Game of Thrones
Series 7, Episode 6
Beyond the Wall
Jon is such a gigantic failure. As a military leader. As a hero. As a king. As a person. He has failed at nearly every endeavour he has applied himself to, and someone else has always had to bail him out and pay the price for it -- and now, and now, his utter incompetence has finally had a lasting impact. Just not on him. God knows, this show can never let any negative consequence stick to Jon.
This week's episode splits its action primarily between Dragonstone, Winterfell and the lands beyond the Wall. At Dragonstone, Tyrion tries to persuade Daenerys to soften her approach and listen to his counsel, as well as putting to her the matter of a successor. Meanwhile, in Winterfell, Sansa and Arya clash when Arya, having fallen hook-line-and-sinker for Littlefinger's trick, begins threatening Sansa -- and when Sansa sends Brienne away, there is nobody left to intercede on her behalf. Beyond the Wall, Jon's expedition ends up surrounded by the army of the dead, led by the Night King himself, on an island in the middle of a frozen lake, with only Daenerys able to save them -- but at a terrible cost.
We'll start off with the Dragonstone scene -- because it is, basically, one scene, plus one more to establish that Daenerys is setting off to Eastwatch (which she arrives at instantly, because now everyone can teleport around Westeros). It's largely meant to be set up for what will inevitably be Daenerys' turning point next episode, where she'll come to the realisation that she does have to be different, and so on, and so forth.
|That's a really nice fireplace.|
The problem is that I just don't buy it. I'm not buying that Daenerys is going down any kind of dark path. Both Randall and Dickon Tarly had made it clear that they wouldn't follow her, and Daenerys demanding that people bend the knee or die is no different from what Stannis did. Her using Drogon to intimidate people is no different from what Robb did. When these characters did it, people -- including me -- saw no issue with it, so why would it be any different for Daenerys?
Benioff and Weiss appear to have miscalculated somewhat with this plotline, since I don't think anybody is actually overly impressed by it -- and that's in the Game of Thrones fandom, a fandom with a huge misogyny problem.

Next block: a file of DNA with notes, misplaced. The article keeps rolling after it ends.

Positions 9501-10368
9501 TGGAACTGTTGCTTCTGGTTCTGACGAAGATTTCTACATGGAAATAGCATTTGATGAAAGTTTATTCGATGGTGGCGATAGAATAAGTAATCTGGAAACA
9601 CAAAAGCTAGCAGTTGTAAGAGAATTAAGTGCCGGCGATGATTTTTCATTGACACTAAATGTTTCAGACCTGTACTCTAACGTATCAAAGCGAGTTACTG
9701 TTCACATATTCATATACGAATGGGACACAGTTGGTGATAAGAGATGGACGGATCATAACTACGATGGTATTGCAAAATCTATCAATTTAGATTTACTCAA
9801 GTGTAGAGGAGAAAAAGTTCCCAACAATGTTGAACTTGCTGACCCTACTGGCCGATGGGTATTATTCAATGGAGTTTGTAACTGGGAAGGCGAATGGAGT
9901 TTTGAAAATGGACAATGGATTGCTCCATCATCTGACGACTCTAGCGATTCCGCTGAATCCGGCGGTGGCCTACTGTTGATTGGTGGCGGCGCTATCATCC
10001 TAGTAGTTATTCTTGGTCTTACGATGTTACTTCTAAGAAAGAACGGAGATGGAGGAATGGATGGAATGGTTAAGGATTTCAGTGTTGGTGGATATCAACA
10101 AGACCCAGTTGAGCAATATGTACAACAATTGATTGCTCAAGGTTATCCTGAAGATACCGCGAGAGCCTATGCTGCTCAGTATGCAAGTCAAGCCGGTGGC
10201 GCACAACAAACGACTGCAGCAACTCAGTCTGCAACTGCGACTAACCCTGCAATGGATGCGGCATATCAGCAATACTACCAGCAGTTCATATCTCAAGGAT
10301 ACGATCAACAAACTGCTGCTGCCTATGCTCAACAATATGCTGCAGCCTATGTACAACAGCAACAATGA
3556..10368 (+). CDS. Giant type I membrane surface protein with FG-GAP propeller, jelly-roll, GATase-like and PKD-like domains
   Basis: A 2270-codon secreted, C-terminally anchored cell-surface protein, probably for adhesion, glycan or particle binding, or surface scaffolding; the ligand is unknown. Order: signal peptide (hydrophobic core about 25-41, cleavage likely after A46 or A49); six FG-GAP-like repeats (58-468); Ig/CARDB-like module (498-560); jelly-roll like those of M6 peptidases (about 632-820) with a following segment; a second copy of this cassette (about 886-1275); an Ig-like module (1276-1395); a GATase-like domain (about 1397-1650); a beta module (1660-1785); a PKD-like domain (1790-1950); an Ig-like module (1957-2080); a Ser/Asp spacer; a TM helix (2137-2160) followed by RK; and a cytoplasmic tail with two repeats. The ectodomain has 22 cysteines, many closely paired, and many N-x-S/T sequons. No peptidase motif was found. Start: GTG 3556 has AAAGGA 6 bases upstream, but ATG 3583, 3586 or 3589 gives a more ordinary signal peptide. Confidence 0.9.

Meanwhile, at Winterfell, we get the continuation of what must be the weirdest plot of this series so far, as Arya just kind of pettily bullies and threatens Sansa. There's no real point to anything that Arya's doing, she just seems to be delighting in making Sansa suffer, and that's not really especially in-character for her. Yes, Arya does have a tremendous capacity for cruelty, we saw that in how she made Walder Frey eat his own sons, but it's a pretty big leap to go from leveling brutal but brief cruelty at the man who murdered her brother, her mother, her sister-in-law, and her unborn niece or nephew, to leveling brutal and drawn out cruelty at her own sister for the crime of -- what, being scared? Being a child?
I think Arya has more empathy than that. I think that, while she certainly wouldn't approve of Sansa writing that letter, she'd understand -- Arya was a scared child once, too, after all. Again, I think Benioff and Weiss have miscalculated here: I've certainly seen a few people taking Arya's side, because Arya's the only female character who seems to escape the utter loathing this fandom has for women, but most people seem to agree that she's acting way out of character.
|Sansa sending Brienne away is also, admittedly, a little odd.|
This episode's main event, however, is the expedition beyond the Wall. I said it was pointless before, but now it's evolved to 'actively detrimental,' as Jon's total incompetence (not to mention Clegane's) leads to Daenerys having to bail him out, resulting in the death and reanimation of Viserion. I'm going to guess that this screw-up will be the gift that keeps on giving, with the reanimated Viserion most likely attacking the summit in King's Landing next week.
Once again, Jon has encountered the White Walkers, and once again he has lost, badly -- except this time, two other people have had to pay the price for that loss: Daenerys, who's lost one of her dragons; and Benjen, who is mobbed by the dead and likely torn apart.
|Beric's still alive, though! For now.|
Jon's always had a pattern of needing to be bailed out: Jeor bailed him out who knows how many times, Stannis bailed him out of his wildling problem, Melisandre bailed him out of his own men having killed him, Sansa bailed him out of his failure at the Battle of the Bastards, and Sansa again bailed him out of having to take responsibility for the kingdom he was given. Now, Jon's inability to stand on his own two feet has a body count attached to it.
Next week, it looks like we'll be getting the peace summit, with Jon trying to persuade Cersei to fight the White Walkers -- and inevitably it's going to fail, it's just a question of how badly it's going to fail. The chief options are 'Cersei tries to kill everyone' and 'undead Viserion comes and causes problems,' and out of the two of them, I'd probably hedge my bets on the former.